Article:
On August 10, 1995 I heard barking down by the creek while I was in my arena working my
horses. I rode down to see what was going on and I found a little dog on the other side of the
creek. I could see that she was tangled up with a sapling tree. When I got over to her, I saw
that someone had tied a twine rope around her neck, which she had probably chewed from
its anchor. The rope was six feet long and wrapped around this tree so that the dog's neck
was right up against the tree and two of her legs were tangled up in it. She literally couldn't
move except to struggle.

I managed to get her loose and carry her up to the house. I could see that the rope had cut
into her neck almost a half-inch deep all the way around; her neck was just laid open. She
was skin and bones, weighing 13.3 pounds. It turned out that she had démodé tic mange
over 40 percent of her body. Her ears and eyes were totally bald and her legs and paws had
red sores all over them. She was pretty pathetic.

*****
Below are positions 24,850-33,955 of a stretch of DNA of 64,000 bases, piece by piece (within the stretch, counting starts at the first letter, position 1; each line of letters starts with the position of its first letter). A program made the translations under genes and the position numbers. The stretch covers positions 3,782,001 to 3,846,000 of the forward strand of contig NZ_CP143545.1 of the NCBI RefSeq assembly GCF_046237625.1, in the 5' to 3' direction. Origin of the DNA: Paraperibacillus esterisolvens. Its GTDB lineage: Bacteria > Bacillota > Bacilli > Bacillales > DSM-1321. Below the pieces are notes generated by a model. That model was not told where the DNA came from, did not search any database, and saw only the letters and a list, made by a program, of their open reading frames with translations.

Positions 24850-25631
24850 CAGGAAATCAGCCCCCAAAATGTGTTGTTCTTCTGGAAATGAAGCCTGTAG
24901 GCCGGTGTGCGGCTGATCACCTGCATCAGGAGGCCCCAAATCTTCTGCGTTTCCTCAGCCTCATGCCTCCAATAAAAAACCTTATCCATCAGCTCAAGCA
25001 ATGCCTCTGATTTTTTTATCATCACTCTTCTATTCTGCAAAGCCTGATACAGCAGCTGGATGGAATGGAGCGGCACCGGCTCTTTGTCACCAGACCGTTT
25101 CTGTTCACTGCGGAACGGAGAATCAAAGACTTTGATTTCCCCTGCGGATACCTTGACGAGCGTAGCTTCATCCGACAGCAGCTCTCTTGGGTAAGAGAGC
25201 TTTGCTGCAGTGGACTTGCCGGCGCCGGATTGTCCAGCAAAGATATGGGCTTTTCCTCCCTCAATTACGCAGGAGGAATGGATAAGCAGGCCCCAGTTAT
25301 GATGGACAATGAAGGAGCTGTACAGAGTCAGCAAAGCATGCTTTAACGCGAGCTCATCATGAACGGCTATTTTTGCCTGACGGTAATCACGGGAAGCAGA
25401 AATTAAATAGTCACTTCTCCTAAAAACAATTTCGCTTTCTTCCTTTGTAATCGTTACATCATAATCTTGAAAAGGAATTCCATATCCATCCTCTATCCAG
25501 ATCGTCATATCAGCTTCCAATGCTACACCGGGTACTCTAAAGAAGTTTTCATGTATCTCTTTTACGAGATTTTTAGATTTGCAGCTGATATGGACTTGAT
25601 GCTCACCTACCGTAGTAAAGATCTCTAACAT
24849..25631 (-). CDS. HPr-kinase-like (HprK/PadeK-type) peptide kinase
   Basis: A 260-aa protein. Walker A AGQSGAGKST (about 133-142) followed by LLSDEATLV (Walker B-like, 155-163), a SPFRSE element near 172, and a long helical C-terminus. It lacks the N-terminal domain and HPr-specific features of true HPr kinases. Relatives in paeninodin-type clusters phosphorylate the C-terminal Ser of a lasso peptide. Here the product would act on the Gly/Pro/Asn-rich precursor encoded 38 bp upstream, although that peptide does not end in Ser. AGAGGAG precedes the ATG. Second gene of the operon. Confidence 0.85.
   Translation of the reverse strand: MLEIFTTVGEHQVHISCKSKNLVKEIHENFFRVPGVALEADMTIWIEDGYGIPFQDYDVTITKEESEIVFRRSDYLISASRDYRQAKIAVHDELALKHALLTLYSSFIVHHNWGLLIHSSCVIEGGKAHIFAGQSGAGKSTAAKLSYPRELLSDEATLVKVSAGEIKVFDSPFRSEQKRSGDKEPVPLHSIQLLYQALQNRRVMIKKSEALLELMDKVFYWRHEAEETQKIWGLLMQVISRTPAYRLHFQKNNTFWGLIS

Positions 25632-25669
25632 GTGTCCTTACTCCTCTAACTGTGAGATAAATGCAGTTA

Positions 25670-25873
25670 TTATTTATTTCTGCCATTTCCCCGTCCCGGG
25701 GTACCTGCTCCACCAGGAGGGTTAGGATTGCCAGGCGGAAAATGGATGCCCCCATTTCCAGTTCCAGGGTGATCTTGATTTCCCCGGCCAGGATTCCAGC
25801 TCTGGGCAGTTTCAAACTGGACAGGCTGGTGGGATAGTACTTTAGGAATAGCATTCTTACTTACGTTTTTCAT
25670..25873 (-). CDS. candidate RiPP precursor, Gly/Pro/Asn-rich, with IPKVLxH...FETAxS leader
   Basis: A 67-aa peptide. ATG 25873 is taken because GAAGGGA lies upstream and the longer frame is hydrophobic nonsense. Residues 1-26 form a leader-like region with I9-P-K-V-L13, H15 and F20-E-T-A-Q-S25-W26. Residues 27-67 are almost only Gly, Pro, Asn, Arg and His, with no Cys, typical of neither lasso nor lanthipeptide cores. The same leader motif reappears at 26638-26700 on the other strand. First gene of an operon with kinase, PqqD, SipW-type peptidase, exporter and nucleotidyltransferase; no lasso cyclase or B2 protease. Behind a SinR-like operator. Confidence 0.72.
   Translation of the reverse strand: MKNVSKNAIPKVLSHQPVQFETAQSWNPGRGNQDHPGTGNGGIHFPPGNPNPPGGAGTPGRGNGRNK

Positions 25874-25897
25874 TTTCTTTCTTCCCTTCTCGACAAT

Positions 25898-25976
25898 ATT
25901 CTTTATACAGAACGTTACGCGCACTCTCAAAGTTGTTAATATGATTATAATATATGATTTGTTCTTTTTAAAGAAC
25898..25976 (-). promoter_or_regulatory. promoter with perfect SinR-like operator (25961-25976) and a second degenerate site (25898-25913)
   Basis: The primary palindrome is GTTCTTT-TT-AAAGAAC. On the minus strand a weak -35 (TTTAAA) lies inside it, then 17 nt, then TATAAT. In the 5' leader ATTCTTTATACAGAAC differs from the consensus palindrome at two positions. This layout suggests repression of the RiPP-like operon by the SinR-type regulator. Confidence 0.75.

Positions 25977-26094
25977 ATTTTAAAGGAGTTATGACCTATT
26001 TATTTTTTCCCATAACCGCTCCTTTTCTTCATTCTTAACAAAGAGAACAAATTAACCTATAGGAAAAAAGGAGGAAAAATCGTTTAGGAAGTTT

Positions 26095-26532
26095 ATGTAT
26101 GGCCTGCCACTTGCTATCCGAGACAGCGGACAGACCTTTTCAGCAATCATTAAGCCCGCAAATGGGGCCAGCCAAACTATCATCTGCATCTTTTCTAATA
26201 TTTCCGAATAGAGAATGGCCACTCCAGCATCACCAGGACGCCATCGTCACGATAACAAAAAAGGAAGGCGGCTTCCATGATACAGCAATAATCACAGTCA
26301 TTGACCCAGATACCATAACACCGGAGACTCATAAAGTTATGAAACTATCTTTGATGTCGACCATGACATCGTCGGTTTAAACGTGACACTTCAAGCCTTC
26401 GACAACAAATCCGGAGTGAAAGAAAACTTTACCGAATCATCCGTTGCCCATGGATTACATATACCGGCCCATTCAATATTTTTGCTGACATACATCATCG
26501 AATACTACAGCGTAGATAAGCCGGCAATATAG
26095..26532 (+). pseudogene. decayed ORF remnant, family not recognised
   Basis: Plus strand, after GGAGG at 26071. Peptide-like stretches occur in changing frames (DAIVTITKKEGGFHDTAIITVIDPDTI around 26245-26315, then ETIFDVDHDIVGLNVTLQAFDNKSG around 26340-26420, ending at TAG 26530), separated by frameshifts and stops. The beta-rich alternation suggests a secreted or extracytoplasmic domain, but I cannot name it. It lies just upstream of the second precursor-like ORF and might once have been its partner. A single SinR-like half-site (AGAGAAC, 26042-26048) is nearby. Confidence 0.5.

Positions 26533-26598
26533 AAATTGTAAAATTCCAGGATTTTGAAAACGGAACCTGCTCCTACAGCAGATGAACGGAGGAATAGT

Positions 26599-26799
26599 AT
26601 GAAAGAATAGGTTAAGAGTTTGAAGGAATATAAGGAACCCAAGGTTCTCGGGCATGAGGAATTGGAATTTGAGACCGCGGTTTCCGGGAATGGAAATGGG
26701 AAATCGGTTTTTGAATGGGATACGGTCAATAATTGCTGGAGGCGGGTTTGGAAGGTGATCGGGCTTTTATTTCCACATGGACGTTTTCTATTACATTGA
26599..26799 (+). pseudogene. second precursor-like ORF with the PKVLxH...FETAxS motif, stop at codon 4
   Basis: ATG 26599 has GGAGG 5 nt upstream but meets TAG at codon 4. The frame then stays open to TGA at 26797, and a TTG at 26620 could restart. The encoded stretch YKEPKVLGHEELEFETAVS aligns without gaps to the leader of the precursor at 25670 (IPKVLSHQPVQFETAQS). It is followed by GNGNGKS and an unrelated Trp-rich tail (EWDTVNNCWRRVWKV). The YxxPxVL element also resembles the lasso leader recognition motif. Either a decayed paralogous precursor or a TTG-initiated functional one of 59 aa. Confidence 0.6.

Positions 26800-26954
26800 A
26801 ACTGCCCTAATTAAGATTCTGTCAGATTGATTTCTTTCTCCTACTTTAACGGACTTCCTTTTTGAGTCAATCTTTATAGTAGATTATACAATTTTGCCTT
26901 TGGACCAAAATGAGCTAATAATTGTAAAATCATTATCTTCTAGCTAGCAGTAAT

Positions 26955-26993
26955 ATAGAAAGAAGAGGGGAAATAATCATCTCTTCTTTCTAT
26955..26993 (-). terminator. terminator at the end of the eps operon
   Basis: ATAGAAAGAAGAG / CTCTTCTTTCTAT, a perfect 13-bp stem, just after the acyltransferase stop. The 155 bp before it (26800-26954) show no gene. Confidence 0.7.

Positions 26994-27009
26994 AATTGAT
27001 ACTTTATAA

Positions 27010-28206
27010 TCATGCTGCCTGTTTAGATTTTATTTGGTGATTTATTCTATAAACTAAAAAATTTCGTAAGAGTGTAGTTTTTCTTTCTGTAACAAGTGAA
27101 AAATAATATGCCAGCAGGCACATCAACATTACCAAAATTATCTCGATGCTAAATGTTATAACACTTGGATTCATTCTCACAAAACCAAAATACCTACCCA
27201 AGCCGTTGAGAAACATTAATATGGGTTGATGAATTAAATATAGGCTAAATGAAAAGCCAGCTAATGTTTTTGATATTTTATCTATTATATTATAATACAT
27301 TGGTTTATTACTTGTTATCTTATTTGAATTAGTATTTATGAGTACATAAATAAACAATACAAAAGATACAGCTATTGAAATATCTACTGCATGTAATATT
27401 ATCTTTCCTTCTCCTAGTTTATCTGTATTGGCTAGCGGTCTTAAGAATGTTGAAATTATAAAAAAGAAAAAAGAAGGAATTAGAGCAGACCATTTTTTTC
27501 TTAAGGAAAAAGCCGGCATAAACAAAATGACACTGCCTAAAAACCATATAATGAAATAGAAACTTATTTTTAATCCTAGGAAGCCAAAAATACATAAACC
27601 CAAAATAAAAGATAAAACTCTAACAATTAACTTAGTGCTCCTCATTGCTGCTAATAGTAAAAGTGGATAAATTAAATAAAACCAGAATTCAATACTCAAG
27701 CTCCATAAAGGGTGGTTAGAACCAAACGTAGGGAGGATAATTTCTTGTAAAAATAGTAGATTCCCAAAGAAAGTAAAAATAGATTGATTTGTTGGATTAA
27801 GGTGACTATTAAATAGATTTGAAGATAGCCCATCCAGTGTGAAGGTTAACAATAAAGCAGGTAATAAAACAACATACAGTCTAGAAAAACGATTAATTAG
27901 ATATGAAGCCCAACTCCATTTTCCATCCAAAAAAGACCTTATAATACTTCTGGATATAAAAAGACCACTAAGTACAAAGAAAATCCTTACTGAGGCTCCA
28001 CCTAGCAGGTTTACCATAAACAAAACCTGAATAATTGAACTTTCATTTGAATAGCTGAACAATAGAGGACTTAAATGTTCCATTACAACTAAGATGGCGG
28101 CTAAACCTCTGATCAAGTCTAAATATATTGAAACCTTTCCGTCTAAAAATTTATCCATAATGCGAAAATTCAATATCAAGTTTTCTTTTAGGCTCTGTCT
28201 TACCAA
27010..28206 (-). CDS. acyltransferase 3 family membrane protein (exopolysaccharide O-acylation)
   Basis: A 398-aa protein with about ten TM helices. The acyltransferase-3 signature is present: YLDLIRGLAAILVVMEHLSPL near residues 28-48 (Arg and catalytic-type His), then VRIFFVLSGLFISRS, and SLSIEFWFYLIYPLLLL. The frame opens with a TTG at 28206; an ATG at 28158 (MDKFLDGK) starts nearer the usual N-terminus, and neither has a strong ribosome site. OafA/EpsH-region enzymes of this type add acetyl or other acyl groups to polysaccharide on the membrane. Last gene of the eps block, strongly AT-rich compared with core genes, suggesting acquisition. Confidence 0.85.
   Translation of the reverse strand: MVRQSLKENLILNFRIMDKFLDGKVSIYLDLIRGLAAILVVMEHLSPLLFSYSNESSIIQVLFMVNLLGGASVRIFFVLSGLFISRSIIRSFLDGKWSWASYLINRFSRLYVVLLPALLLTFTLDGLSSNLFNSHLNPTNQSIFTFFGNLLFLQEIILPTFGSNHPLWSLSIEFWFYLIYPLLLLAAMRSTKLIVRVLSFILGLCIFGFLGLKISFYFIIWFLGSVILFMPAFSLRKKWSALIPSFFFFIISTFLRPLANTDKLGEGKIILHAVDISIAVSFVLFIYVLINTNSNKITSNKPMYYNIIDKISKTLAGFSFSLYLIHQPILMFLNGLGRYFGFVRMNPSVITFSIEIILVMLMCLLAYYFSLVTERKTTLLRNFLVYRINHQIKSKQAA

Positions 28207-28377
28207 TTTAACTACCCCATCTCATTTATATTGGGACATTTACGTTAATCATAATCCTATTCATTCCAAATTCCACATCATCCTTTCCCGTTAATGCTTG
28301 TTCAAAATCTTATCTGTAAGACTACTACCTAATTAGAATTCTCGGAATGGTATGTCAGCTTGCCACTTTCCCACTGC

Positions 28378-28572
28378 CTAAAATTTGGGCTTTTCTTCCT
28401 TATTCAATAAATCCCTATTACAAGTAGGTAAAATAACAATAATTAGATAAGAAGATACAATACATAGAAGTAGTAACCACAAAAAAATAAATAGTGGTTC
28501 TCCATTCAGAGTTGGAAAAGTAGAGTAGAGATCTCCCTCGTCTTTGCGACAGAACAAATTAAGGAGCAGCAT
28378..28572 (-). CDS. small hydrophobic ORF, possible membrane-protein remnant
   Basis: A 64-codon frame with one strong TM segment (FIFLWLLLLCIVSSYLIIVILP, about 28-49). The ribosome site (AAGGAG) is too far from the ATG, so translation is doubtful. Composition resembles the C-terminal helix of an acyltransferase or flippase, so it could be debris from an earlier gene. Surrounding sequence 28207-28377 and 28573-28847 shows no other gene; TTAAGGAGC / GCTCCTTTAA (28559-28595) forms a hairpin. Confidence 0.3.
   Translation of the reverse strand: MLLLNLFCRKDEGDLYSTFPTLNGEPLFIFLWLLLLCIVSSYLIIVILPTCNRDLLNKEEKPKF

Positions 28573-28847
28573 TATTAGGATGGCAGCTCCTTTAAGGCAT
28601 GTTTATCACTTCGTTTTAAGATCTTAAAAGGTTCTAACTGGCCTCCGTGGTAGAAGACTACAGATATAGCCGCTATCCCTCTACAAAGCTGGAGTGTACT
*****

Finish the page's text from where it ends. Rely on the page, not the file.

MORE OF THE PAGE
The next day, the vet stitched her up and gave her a dip for the mange. I fed her
natural and
organic supplements including blue green algae, acidophilus, and enzymes
every time
she ate (which was often). The vet told me that it would probably take four or five dips to get
rid of the mange. Five days later her coat was already shiny and the hair was starting to
grow back around her ears and eyes.

In ten days she was looking great.
I continued to give her blue green algae, acidophilus,
and enzymes
. She got her second dip and that took care of the mange totally. I figured that
her ability to fight off the mange so quickly was a sign of her strength coming back.

After seven weeks she was up to 25 pounds and she had grown five inches at the shoulder.
We named her Bee Gee. She is a mixed breed estimated to be six to seven months old at
the time of the final photo.

Terri Tupman
Bee Gee Before
Bee Gee After